Lecture by Former NASA Astronaut Anthony England

The 50th anniversary of the moon landing has reignited interest and nostalgia in NASA's Apollo programme. And many of those involved in the missions that sent men to the moon have been sharing their inspiring stories around the world.

Dr. Anthony England, who is currently the Dean of Engineering at the University of Michigan Dearborn, was the youngest astronaut ever hired at NASA, and was among the last to work on the Apollo missions.

He gave a special lecture at Tohoku University on June 6, speaking of the ups and downs at NASA during its early years, and his work as a mission scientist on Apollo 13 and 16.

Apollo 13 was to be the third manned mission to land on the moon, but was perhaps best known for the dramatic rescue of its crew after an oxygen tank explosion crippled the service module two days after the craft was launched. The event was detailed in the 1995 Ron Howard movie Apollo 13, which England described as "surprisingly, very accurate."

In his lecture, England spoke of how Mission Control spent six days trying to bring the crew safely back to Earth. When there was critical need to repair the carbon dioxide removal system, England was the one who wrote the procedure to build the CO2 scrubber that enabled the astronauts to have enough oxygen to stay alive.

England also spoke of his life-long love of science, and his own journey into space as a mission specialist on the Challenger Space Shuttle Mission 51-F (Spacelab 2) in 1985, focusing on solar astronomy and plasma physics.

In the lively Q&A that followed the lecture, England answered questions ranging from his favourite food in space ("I craved spicy food") to how he felt the first time he saw Earth from above ("The view was just fantastic. You see the Earth in 3D, not like a map, and it's really truly beautiful.")

Perhaps unsurprising from an audience of some 150 students, England was asked what they should do to land a job at a space agency. His advice was to "get some hands-on experience." Rather than a Ph.D., he said, it is more important to have genuine passion for the work. He gave the example of working with enthusiastic students in the university and building satellites in the Arctic. "People say life must be dull after NASA, but I don't find that at all. As long as you work on things that you are passionate about, you don't have to be an astronaut to have an interesting life."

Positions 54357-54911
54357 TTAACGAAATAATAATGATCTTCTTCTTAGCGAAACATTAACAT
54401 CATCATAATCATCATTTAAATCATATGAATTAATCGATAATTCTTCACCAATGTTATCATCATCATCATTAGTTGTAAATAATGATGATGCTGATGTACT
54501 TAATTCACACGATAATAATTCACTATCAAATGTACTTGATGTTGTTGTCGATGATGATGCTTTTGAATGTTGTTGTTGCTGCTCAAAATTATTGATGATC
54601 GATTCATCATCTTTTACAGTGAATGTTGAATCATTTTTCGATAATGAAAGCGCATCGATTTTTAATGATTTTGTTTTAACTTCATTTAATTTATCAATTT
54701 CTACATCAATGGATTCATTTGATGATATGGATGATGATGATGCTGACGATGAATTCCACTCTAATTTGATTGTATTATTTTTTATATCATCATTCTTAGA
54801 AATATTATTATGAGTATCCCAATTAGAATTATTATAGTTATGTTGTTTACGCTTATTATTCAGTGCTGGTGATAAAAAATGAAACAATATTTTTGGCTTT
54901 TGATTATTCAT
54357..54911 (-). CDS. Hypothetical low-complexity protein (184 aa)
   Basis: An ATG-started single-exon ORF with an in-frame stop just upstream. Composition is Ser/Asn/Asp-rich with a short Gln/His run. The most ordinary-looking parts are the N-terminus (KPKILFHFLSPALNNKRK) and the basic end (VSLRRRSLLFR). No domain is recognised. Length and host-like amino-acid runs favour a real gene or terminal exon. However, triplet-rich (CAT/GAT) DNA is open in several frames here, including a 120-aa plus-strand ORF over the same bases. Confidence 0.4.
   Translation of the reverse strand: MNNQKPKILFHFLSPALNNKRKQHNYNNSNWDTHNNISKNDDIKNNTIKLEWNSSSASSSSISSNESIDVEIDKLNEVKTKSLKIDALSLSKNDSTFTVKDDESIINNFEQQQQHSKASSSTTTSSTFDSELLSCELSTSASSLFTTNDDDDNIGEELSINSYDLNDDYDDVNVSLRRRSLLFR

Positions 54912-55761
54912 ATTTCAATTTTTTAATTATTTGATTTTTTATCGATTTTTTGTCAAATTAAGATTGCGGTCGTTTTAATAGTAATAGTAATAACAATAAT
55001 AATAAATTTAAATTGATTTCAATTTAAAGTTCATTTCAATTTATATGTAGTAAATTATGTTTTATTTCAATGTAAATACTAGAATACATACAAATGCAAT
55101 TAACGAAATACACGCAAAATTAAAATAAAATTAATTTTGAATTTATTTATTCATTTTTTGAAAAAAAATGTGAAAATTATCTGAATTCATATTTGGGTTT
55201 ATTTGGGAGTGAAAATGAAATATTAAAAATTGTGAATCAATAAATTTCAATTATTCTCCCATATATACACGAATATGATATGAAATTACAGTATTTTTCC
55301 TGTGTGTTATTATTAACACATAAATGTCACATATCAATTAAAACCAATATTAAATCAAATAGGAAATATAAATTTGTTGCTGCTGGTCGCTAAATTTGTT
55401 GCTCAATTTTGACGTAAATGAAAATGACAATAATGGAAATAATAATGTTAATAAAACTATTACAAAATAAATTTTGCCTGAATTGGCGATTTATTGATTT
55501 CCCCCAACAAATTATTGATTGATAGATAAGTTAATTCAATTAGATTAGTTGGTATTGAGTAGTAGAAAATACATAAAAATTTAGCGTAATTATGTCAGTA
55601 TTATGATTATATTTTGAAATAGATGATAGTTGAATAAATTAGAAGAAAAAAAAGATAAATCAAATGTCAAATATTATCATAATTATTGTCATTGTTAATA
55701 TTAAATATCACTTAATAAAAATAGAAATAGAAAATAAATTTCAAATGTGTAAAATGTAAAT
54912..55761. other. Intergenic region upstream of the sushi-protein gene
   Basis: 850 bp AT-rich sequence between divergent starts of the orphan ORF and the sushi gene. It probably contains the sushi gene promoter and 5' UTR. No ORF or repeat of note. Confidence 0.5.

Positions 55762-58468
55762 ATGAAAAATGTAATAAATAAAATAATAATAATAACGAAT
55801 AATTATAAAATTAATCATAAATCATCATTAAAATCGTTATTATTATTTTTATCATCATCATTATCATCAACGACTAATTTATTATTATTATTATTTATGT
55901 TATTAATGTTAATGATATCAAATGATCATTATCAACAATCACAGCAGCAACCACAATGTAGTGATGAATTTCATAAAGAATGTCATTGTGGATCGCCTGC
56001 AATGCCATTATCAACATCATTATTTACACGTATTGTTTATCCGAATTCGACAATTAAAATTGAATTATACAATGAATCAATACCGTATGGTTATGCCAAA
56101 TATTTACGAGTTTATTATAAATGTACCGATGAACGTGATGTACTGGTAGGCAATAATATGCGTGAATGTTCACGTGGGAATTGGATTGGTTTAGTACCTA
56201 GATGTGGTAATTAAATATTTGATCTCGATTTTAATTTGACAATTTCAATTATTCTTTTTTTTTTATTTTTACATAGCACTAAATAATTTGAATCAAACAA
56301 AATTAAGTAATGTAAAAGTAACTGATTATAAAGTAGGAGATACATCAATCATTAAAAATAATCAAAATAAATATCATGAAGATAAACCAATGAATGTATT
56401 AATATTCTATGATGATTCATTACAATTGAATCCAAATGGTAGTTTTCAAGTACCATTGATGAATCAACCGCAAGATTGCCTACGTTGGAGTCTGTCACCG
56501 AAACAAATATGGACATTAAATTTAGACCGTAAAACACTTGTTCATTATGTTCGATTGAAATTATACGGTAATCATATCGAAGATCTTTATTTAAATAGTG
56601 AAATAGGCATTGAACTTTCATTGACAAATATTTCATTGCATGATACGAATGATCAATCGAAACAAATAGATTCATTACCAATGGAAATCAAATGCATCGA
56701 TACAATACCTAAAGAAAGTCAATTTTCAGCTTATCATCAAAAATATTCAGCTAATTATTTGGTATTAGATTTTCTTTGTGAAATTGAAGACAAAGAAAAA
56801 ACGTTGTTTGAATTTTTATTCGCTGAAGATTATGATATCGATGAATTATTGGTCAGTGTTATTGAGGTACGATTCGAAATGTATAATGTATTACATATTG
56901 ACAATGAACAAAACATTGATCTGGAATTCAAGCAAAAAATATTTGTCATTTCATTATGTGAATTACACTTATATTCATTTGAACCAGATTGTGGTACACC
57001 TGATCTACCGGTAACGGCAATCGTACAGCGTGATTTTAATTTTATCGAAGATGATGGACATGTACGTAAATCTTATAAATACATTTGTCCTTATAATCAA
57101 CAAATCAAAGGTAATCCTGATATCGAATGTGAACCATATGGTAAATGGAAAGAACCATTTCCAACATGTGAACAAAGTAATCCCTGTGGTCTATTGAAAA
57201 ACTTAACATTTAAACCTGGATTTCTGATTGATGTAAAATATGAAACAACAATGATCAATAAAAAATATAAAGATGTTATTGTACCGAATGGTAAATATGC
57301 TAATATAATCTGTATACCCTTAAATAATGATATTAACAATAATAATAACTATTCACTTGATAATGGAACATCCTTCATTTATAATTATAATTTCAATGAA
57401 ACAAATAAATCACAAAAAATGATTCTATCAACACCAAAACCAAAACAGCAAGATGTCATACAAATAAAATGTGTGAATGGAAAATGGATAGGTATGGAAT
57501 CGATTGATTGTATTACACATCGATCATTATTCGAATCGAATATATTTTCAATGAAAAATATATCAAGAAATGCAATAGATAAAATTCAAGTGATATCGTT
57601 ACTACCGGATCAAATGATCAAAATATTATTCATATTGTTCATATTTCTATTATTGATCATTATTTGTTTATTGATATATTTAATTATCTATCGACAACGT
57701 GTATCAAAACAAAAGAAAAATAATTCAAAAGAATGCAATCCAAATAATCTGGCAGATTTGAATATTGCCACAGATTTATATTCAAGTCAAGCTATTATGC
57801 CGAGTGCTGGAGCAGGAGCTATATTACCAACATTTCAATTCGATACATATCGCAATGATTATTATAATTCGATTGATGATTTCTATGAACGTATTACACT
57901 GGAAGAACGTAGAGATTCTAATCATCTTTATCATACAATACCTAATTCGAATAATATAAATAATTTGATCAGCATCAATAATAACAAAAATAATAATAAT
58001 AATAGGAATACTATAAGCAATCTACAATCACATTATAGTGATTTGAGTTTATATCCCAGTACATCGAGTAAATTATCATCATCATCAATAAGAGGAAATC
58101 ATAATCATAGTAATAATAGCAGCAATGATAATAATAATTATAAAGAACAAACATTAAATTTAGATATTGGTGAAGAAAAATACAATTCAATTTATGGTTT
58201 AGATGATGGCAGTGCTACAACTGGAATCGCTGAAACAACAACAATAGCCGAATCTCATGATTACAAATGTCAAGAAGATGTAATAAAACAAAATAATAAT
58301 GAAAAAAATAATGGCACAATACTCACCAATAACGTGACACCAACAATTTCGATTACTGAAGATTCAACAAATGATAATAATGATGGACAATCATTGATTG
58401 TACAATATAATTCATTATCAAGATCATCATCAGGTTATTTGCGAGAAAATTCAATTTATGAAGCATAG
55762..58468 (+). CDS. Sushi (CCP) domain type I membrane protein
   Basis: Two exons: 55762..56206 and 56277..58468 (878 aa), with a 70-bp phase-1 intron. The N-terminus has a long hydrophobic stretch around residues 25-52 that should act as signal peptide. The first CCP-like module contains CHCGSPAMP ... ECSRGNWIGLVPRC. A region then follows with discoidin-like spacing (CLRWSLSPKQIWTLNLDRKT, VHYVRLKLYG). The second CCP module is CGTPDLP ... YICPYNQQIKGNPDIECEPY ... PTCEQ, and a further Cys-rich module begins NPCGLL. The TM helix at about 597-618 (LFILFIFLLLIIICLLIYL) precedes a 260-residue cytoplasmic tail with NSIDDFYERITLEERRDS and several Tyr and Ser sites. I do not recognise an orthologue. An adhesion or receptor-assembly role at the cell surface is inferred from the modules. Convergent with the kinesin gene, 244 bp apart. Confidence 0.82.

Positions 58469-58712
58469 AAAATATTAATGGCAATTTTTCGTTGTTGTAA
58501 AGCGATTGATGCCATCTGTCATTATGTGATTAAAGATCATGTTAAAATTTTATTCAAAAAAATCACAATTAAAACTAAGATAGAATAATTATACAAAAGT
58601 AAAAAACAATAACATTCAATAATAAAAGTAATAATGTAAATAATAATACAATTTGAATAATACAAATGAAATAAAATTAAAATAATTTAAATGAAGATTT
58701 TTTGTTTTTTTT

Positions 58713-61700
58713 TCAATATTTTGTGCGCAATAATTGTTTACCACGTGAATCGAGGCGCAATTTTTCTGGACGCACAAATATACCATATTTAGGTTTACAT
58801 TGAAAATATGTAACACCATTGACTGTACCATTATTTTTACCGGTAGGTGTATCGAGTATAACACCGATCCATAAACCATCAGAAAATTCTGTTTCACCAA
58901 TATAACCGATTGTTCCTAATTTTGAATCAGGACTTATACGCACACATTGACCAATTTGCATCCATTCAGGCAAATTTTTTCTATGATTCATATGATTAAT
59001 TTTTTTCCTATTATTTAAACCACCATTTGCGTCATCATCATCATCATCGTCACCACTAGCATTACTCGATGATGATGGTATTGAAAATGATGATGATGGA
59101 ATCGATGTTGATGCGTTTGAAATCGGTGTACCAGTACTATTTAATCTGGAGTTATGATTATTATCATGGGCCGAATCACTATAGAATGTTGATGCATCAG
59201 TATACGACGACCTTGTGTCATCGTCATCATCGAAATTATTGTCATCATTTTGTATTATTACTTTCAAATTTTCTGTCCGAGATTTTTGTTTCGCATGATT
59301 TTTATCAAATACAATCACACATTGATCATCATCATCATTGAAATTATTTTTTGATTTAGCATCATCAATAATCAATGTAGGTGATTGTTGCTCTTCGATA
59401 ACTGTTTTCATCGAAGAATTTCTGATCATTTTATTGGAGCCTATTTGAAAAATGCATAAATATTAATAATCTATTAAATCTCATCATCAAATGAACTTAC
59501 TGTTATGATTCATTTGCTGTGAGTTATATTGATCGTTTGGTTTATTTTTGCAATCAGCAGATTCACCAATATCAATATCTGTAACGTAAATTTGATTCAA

Aside from the lecture, England met briefly with University President Hideo Ohno, and also visited the Graduate School of Engineering where he toured several laboratories and heard about the research currently being done in antennae and spintronics.

He also spent some time at the Space Robotics Lab where he saw lunar rovers, planetary cliff-climbing robots and listened to a presentation on the lab's micro-satellite development activities.

"He was interested in the application of the climbing robot and the wheeled lunar rover tether for exploration of lava tunnels on the surface of the moon. He asked about the location of the entrances to the tunnels, and our mission design and approach for their exploration," said William Jones, a Ph.D. student at the Space Robotics Lab.

"It's a privilege to meet anyone who has been to space, and Dr. England is no exception," Jones added. "I've been interested in space exploration for as long as I can remember and the Apollo programme played a large part in that. Like Dr. England, my passion for space exploration has led me on a fantastic path through life, working with inspirational people who share the same goal - to explore the universe!"


Tohoku University International Public Relations Section

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